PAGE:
The sisters become separated from their father and make a harrowing escape from the flames with the help of Chicago Tribune reporter Nate Pierce. Once the smoke clears away, they reunite with Stephen, only to learn soon after that their family friend was murdered on the night of the fire. Even more shocking, Stephen is charged with the crime and committed to the Cook County Insane Asylum.
Though homeless and suddenly unemployed, Meg must not only gather the pieces of her shattered life, but prove her father’s innocence before the asylum truly drives him mad.
This novel takes us to the Great Chicago fire, to give us an inside view of other stories happening at the same time. The eye opening experience of soldiers suffering from PTSD or “Soldier’s Heart”, was really sad, but also so educational. You live through the trauma of the fire with the characters, see what they saw, and live it. The trauma from the fire, also demonstrates a great example of PTSD from a traumatic event as well.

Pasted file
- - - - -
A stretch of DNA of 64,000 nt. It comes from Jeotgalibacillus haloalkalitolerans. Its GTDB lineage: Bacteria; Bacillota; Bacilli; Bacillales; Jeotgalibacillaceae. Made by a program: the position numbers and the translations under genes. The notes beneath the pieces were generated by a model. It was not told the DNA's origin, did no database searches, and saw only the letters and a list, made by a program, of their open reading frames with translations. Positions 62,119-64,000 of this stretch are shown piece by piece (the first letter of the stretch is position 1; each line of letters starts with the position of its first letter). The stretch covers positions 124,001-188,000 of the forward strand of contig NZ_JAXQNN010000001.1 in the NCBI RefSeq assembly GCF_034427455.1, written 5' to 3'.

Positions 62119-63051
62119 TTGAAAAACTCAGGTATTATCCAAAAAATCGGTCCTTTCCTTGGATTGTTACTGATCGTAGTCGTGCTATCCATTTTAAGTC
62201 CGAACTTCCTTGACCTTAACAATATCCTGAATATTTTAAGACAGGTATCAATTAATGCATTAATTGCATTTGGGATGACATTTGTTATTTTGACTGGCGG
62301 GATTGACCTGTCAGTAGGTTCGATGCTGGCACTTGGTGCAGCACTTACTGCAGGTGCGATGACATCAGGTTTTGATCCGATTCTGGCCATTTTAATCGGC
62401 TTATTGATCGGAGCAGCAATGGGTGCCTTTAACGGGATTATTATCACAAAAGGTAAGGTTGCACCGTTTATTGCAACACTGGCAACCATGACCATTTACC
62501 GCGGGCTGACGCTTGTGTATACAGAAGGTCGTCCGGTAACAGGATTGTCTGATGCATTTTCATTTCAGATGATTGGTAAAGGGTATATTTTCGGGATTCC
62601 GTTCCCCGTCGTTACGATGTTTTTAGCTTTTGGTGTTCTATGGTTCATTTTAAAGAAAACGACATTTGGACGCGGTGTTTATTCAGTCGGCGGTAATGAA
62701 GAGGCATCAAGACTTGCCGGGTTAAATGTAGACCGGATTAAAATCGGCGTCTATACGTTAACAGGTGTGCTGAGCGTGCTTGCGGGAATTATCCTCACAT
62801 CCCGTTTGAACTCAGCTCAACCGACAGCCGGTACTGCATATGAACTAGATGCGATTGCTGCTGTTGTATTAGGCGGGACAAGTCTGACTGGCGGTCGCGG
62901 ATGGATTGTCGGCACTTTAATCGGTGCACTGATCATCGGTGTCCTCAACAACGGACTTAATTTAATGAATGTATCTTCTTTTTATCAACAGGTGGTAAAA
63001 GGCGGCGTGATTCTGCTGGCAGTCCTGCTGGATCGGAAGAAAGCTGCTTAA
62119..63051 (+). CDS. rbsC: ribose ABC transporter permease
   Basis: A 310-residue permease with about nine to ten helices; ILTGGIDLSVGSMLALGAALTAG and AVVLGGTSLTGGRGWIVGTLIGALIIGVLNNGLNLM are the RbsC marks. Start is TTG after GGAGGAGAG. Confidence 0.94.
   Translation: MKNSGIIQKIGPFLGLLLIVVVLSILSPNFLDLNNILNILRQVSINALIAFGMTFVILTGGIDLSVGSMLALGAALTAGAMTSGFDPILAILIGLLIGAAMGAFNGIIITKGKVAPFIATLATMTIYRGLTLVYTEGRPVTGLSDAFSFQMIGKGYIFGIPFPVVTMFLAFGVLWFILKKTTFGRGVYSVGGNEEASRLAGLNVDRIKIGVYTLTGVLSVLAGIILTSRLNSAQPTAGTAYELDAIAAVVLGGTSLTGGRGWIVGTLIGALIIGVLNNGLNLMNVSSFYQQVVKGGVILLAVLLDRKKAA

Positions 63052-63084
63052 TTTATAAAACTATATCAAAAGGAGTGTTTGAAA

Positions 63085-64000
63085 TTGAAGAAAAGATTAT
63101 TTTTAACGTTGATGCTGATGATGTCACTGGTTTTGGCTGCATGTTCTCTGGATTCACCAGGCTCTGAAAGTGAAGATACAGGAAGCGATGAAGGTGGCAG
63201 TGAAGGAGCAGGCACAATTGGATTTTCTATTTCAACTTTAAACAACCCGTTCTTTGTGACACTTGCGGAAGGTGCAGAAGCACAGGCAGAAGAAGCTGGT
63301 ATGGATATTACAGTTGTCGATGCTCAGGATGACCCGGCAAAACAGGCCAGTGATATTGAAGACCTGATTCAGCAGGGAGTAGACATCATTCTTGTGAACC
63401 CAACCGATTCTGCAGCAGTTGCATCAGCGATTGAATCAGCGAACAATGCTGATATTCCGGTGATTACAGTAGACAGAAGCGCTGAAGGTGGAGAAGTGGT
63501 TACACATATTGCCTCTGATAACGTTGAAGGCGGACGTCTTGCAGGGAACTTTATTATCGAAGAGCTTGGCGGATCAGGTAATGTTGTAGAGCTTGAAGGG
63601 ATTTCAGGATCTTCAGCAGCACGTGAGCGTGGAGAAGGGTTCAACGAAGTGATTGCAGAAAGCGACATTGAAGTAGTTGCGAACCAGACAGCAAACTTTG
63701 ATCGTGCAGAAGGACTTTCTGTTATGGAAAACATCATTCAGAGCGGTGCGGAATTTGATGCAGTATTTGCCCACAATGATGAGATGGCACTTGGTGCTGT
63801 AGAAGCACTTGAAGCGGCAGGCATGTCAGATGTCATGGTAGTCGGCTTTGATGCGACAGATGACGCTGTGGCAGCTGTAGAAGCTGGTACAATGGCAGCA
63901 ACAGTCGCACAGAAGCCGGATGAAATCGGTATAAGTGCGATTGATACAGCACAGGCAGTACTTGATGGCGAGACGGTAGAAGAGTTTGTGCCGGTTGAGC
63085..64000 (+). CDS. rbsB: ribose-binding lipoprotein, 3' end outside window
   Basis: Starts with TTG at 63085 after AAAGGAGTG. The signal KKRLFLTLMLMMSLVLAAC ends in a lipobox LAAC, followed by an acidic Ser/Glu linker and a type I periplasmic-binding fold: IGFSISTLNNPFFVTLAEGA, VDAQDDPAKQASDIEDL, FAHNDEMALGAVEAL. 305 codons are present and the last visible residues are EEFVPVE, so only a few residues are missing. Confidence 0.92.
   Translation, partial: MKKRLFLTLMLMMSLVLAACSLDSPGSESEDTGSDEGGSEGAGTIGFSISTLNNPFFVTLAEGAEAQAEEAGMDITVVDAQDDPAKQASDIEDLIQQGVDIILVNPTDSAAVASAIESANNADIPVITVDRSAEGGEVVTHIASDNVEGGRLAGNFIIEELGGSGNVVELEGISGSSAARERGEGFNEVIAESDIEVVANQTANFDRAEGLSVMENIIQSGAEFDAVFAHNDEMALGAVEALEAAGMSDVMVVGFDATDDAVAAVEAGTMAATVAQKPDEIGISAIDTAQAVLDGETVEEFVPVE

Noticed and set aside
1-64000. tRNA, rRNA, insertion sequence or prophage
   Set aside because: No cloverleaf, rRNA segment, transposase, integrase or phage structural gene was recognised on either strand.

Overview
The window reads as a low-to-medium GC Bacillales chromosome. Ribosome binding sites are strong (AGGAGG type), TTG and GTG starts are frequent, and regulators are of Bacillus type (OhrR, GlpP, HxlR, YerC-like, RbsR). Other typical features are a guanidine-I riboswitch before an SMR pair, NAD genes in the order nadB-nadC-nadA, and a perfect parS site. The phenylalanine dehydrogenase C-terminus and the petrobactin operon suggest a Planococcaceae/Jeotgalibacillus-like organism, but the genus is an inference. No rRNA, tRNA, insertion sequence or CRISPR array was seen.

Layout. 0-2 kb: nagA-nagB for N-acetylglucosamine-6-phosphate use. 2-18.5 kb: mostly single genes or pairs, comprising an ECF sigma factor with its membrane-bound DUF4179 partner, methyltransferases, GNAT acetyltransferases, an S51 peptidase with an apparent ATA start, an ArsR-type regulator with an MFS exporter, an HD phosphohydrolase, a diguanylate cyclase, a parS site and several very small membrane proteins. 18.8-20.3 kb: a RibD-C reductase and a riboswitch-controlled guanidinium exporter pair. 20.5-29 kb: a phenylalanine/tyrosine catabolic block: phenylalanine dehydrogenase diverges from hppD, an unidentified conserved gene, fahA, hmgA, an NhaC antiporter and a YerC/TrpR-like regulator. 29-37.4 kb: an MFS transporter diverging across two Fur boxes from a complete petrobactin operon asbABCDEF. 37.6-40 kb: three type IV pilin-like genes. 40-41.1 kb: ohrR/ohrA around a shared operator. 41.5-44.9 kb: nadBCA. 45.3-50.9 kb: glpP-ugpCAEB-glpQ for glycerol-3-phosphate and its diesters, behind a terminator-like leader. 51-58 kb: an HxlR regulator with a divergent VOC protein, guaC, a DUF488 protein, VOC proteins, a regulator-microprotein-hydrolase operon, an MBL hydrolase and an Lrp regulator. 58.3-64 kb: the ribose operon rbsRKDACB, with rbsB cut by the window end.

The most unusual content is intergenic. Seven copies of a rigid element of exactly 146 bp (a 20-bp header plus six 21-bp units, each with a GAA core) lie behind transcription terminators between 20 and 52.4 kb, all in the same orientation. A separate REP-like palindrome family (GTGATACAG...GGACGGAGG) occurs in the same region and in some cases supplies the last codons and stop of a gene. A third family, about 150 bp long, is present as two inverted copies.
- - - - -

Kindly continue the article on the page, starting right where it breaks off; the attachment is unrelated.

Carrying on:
The book is well written, well researched and highly enjoyable. It has one of the most beautiful covers ever as well. This author takes her time on research, and while some of her books have a small romance thread, this is a historical novel, not a romance. It would appeal to both men and women, in my opinion.
I obtained this book from the publisher. The opinions contained herein are my own.
This book is available for purchase wherever books are sold. It is also available on audio.